TIME WAS you could impress your friends by letting it drop that you jogged a mile or two through the neighborhood after work in your sweatsuit and snakers.
Nowadays when the talk turns to running, you barely hold up your end unless you do at least five miles a day and are conversant with the fine points of muscle stretching, carbohydrate loading and the Morton's Foot Syndrome.
To get beginners out of the sweatsuit and sneakers stage as quickly as possible, the D.C. Road Runners have been staging a series of three seminars covering just about everything you could plssibly want to know about the sport.
The first session, held last month at the Capital Institute of Technology in Kensington, attracted an overflow crowd. Anticipating 80, the Road Runners had to cope with a crowd of 250, including entire cross-country teams and their coaches. Other were turned away at the door. For the second and third sessions, the organizers arranged for larger quarters at the University of Maryland.
The seminars are the brainchild of David Gottlieb, a 35-year-old marathoner, poet and civil rights specialist for the General Services Administration who gained some notoriety last spring when he was beaten up by two young youghs while out on a training run near his home in Silver Spring. While recovering from the physical and psychic wounds of that incident - he was unable to run more than a mile or two daily for months - Gottlieb found an outlet in introducing others to his sport.
"When I started, I had so many questions, yet there was no one available to answer them," Gottlieb recalled. "People think that if you run a lot you must know a lot, but that's not always true.
"For the seminars, I decided to call on my running freinds; I asked each of them to research and report on a subject area. For the tricky stuff, I went outside my circle of friends to the experts I know: Jack Mahurin, who teaches exercise physiology at Springfield College; my podiatrist, Dr. Myles Schneider; and my 'medicine man,' Dr. Gabe Mirkin. none of the speakers was paid for his services, although the Road Runners did pay Jack's transportation from Massachusetts."
The seminars aim to be exhaustive in exploring all facets of the running experience. There was visible shock in the audience at the opening session when two women runners discussed in detail the problems of running during menstration and finding the right brassieres.
For the second seminar on March 13, Gottlieb cleared the program for one speaker, Mirkin, a Silver Spring allergist, dermatologist and authority on sports medicine, especially the prevention of running injuries. A lean, intense man in his early 40s, Mirkin has described himself as the second-worst runner on the 1957 Harvard cross-country squad (Love Story authory Erich Segal was the worst.)
Mirkin launched his talk by promising that everyone in the room could run a marathon in 18 months by following his advice. he outlined a weekly regimen of three hard workouts and four "job days."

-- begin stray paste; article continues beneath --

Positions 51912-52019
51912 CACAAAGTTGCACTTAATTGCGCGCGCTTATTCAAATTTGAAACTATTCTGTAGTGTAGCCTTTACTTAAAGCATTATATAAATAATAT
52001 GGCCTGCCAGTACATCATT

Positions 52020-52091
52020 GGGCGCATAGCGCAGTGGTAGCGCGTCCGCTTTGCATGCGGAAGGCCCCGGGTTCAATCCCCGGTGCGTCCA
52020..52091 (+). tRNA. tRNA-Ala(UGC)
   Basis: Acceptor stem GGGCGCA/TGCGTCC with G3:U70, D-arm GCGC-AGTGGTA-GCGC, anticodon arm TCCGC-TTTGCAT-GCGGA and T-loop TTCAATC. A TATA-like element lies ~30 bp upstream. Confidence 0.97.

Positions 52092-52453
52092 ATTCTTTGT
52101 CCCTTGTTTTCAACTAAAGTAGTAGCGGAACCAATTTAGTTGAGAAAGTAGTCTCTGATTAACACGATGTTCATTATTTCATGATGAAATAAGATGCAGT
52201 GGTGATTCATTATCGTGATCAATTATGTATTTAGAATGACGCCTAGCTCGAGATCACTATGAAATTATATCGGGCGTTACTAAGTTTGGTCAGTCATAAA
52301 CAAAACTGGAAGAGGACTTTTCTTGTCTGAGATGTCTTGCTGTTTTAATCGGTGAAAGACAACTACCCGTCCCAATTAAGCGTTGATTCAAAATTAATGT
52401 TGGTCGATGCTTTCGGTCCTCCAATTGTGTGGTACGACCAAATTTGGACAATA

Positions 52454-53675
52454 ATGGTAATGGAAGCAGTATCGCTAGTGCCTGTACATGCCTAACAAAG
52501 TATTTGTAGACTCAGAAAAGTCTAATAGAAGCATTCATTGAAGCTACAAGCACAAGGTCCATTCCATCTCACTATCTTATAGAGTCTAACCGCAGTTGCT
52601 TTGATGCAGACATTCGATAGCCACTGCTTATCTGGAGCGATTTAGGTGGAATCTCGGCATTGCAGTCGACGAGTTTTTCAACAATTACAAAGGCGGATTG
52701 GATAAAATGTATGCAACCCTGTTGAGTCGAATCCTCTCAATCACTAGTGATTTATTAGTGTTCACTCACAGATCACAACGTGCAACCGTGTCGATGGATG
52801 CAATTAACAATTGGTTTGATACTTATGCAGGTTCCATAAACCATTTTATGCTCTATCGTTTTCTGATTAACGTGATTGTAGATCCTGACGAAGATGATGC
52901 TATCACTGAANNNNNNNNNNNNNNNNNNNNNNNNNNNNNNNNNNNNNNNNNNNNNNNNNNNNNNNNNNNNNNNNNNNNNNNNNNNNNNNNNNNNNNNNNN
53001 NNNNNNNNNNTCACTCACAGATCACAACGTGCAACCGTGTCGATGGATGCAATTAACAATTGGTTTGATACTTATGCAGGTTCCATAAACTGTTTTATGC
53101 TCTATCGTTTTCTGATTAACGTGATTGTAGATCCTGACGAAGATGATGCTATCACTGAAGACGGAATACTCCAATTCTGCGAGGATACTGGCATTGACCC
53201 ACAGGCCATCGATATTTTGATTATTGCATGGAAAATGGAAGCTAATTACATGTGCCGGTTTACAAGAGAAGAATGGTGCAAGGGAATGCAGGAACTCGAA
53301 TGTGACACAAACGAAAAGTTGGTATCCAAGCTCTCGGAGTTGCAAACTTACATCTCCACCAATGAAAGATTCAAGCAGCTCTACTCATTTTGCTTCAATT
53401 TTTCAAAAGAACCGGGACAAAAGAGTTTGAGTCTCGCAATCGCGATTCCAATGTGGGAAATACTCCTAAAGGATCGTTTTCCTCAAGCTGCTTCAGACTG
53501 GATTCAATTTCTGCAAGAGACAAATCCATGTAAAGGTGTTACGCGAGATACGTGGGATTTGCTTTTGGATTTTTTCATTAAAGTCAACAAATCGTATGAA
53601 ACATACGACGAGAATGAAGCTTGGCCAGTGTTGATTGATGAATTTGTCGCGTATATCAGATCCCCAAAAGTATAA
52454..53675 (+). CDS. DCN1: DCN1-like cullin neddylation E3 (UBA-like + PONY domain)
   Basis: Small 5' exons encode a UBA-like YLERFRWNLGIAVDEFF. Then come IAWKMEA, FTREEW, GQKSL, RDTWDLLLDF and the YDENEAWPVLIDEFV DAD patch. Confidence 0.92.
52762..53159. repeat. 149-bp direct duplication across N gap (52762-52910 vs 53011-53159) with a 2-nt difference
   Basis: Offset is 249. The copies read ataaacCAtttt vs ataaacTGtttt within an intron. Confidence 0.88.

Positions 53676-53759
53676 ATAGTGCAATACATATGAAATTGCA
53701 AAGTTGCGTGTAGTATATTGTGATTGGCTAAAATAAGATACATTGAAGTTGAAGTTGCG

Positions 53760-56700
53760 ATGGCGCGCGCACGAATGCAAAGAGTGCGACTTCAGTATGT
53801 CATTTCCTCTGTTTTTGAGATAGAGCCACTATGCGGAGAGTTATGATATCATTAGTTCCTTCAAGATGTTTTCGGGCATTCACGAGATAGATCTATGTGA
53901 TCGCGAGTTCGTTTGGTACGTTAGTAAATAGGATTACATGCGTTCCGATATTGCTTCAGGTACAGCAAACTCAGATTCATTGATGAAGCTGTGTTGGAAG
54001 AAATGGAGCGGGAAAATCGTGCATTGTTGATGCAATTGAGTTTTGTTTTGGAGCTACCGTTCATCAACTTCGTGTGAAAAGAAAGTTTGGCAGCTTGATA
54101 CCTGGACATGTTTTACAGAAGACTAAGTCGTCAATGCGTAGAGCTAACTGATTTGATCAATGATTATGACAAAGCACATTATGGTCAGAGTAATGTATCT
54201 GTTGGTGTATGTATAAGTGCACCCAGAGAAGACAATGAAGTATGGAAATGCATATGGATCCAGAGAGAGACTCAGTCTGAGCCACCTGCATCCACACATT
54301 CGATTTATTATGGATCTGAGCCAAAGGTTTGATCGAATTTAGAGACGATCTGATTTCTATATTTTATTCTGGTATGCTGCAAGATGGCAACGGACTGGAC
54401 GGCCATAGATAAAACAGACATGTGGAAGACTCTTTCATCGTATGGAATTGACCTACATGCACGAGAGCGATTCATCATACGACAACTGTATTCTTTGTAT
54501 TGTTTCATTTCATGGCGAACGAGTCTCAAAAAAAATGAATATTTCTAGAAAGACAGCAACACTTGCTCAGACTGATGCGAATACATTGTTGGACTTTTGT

"How do you know when you're working hard?" someone replied.
If recovery from a hard workout takes longer than 48 hours, it was too hard, he sakd: If less than 48 hours, it was too easy.
"Listen to your body; that's the first rule of running," Mirkin declared, adding that most of the running injuries he encounters are caused by people who "don't know what an easy day is."
"The pattern should be stress/recover, stress/recover," Mirkin said, "but they think it's stress/stress/stress/destroy!"
Mirkin asid he learned his lesson through hard experience: "You're looking at a man who trained so hard he broke three bones in his foot. I used to compete with my training diary, trying to run more miles than the week before. After I'd built up to a 100-mile week, I'd have a zero-mile week because of injury. Now there are lots of days if I'm not feeling right, I run 50 feet and then go home."
During a 10-minute break several in the audience came up to the stage, took off their shoes, and showed Mirkin foot and knee ailments. One woman learned she had Morton's Foot, a common structural defect in which the second toe is longer than the big toe. Others compalined of sore Achilles tendons and chondromalachia patella ("runner's knee").
Then Mirkin fielded questions from the floor.
Q. "I've heard it's a good idea to run backwards now and then to use different muscles in your legs. What do you think?"
A. "I think that's an excellent idea if you plan on racing backwards."
Q. "How do you know when you're about to get a knee injury?"
A. "When it starts to hurt."
Q. "My wife tells me I spent too much time with my stretching exercises."
A. "Just what are you depriving her of by stretching?"
Q. "Can I be a marathoner and still play baseball?"
Others asked about arthritic knees, drinking beer (all right, but not during competitions), and special exercise drinks (Mirkin thinks they're a wast of money).
The final running seminar will be Sunday at 7 p.m. in the foreign language laboratory next to McKeldin Library at the University of Maryland. Topics include clothes, the runner's environment, endurance, sleep and rest, competition, running clubs, recovery from layoffs, children's running, weight training, commuting on foot, lunch running and "the mental trip."
The D.C. Road Runners are taping the sessions for publication in Running times magazine.